CWD in Allamakee

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No special hunt this 

year to collect more 

samples for CWD testing

By Ted Pennekamp


There were two meetings about Chronic Wasting Disease (CWD) held in Allamakee County, Iowa on March 1. Twenty-three people attended the meeting in Harper’s Ferry and 12 were at the meeting in Waukon. 

“They (the attendees) seemed supportive to continue allowing samples to be taken next year,” said Iowa DNR Wildlife Biologist Terry Haindfield. “They had questions and comments on how to slow the spread of the disease, and were asked to report road kills in that focus area and report sick looking deer anywhere and anytime.” 

Two wild deer killed during the fall 2015 hunting season in Allamakee County near Harper’s Ferry tested positive for CWD. Three CWD deer were shot in the 2014 season and one in the 2013 season.

A special hunt to collect more samples will not be conducted this year as was done last year.

“Since the two positives this year were in the same pocket as the others (two to three miles southwest of Harper’s Ferry) and the DNR secured the needed 400 samples during the hunting seasons, a special collecting of additional samples will not be needed at this time,” said Haindfield. Roadkills will continue to be sampled all year in that area of focus.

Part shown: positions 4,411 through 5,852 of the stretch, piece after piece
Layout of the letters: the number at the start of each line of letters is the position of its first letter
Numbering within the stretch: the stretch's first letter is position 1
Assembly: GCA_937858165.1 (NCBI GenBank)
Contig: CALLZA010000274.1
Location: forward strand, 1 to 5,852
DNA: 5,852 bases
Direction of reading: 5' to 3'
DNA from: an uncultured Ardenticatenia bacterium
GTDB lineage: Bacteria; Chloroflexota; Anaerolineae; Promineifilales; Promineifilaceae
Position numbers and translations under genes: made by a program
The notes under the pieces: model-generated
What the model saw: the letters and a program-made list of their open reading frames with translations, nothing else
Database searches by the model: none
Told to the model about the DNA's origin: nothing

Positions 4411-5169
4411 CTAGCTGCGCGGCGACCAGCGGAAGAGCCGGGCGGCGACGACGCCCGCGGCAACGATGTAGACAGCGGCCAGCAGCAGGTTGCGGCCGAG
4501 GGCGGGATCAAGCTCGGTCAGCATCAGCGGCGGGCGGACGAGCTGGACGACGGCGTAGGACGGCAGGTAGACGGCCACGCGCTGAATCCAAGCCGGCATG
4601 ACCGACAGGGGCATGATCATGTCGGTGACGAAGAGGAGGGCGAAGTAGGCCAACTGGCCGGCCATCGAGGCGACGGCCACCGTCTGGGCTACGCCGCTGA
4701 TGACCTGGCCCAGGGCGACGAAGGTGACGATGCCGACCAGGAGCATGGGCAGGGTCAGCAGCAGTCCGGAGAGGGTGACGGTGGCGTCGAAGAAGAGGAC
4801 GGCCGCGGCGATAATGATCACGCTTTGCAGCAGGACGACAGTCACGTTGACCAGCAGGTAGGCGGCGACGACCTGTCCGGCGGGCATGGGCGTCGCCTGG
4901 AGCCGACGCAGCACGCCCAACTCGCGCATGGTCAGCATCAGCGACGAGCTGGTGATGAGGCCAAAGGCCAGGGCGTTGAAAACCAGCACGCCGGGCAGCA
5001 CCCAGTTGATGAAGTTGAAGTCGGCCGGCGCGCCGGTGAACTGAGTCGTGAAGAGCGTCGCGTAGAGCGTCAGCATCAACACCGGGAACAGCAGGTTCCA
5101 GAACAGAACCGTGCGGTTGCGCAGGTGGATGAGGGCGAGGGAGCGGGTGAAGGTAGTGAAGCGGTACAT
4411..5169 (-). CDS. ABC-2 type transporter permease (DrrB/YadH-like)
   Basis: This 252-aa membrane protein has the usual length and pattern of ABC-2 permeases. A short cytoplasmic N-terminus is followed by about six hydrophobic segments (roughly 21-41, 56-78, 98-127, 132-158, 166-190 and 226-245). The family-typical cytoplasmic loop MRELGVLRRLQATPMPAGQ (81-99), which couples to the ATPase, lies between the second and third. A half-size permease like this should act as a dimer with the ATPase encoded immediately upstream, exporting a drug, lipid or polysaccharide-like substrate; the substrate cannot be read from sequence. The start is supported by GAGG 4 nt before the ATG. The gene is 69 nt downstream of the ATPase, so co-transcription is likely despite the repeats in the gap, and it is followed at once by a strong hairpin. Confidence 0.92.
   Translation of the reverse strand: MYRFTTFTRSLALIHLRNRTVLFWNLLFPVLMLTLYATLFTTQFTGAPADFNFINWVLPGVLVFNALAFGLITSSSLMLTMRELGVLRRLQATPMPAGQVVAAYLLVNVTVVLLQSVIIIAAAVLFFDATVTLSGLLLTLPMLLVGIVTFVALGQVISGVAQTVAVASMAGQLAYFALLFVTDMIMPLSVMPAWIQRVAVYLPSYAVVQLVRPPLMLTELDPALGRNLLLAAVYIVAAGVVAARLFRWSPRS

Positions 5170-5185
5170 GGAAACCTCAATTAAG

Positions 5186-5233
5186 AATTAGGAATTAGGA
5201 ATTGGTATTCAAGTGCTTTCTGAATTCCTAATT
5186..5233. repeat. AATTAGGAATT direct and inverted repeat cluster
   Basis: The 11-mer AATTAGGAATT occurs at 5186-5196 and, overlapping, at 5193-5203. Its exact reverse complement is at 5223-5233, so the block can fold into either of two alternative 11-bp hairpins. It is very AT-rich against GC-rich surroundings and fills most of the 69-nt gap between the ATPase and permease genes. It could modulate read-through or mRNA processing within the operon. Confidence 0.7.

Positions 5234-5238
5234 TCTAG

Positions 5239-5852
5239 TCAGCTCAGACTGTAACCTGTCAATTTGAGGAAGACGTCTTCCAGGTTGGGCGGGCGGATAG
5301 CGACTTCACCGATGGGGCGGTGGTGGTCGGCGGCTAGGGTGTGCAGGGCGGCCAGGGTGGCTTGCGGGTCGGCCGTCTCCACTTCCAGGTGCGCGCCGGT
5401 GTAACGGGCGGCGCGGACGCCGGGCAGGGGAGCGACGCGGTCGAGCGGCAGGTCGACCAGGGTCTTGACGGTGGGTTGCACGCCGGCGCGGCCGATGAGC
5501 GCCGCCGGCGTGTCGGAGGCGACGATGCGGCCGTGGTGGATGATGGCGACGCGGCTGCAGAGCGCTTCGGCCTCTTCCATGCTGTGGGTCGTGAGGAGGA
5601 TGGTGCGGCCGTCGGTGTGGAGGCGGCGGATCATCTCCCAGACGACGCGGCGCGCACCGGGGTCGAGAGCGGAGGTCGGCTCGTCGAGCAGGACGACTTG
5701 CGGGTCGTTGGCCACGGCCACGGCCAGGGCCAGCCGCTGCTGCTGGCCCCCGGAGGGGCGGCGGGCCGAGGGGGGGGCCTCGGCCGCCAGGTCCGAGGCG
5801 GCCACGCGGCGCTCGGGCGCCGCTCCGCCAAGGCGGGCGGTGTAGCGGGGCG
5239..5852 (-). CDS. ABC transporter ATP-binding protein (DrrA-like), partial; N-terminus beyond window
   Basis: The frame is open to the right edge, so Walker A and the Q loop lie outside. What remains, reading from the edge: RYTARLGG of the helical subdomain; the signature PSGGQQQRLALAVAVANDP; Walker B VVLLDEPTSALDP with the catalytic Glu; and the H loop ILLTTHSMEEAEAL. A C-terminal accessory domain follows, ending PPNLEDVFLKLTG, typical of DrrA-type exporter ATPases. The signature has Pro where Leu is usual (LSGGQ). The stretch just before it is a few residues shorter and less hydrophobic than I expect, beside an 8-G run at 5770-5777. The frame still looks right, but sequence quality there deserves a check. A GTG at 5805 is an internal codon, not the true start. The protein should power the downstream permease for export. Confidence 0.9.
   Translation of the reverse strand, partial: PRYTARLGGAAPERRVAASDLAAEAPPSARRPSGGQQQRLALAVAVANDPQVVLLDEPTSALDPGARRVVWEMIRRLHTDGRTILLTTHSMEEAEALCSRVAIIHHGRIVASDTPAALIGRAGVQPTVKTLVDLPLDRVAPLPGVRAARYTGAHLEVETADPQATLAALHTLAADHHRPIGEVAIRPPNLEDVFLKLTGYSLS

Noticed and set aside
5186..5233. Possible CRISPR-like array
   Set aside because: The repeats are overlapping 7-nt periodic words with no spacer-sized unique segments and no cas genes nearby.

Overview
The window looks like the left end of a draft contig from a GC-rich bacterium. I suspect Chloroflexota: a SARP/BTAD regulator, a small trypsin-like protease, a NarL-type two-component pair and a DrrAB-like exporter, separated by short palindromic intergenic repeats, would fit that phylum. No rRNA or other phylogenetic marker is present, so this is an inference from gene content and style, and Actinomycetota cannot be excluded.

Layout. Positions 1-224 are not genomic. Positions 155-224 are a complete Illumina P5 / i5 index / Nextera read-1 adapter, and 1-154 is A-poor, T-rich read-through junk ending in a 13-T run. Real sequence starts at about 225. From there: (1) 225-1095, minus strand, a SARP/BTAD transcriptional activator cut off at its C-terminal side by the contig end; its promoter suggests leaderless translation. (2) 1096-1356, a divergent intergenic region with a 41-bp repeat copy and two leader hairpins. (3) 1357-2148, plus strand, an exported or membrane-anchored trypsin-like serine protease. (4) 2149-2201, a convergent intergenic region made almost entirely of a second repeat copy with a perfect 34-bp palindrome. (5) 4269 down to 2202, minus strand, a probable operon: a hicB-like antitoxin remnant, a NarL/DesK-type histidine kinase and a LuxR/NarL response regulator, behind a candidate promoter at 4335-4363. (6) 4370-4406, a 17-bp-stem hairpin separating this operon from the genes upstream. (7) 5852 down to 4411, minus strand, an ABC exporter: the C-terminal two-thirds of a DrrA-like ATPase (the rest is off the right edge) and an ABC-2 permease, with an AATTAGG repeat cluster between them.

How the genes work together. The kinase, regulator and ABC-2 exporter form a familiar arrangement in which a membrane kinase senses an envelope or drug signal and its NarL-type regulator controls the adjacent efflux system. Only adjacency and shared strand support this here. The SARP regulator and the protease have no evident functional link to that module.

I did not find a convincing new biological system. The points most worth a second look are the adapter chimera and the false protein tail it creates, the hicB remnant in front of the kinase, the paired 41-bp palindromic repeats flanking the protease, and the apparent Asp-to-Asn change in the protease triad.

“The Iowa DNR thanks the hunters for doing an exceptional job of allowing samples to be collected to monitor CWD in this region,” Haindfield continued. “Their cooperation is greatly appreciated.  People are encouraged not to feed deer or place mineral out which may increase the speed of transmission and spread of the disease.”

Last year, local residents partnered with the Iowa DNR to collect 85 additional samples during a special hunt after the regular deer seasons. None of those deer collected tested positive for the disease.

The surveillance zone in 2015 covered a 140-square-mile area in eastern Allamakee County and northeast Clayton County, including the area near Harper’s Ferry. Iowa DNR officials have stated that they will increase their surveillance in the surrounding counties.

CWD is a neurological disease affecting primarily deer and elk. It is caused by an abnormal protein, called a prion that attacks the brains of infected animals, causing them to lose weight, display abnormal behavior and lose bodily functions. Signs include excessive salivation, thirst and urination, loss of appetite, progressive weight loss, listlessness and drooping ears and head. The only reliable test for CWD requires testing of lymph nodes or brain material after the animal is dead.

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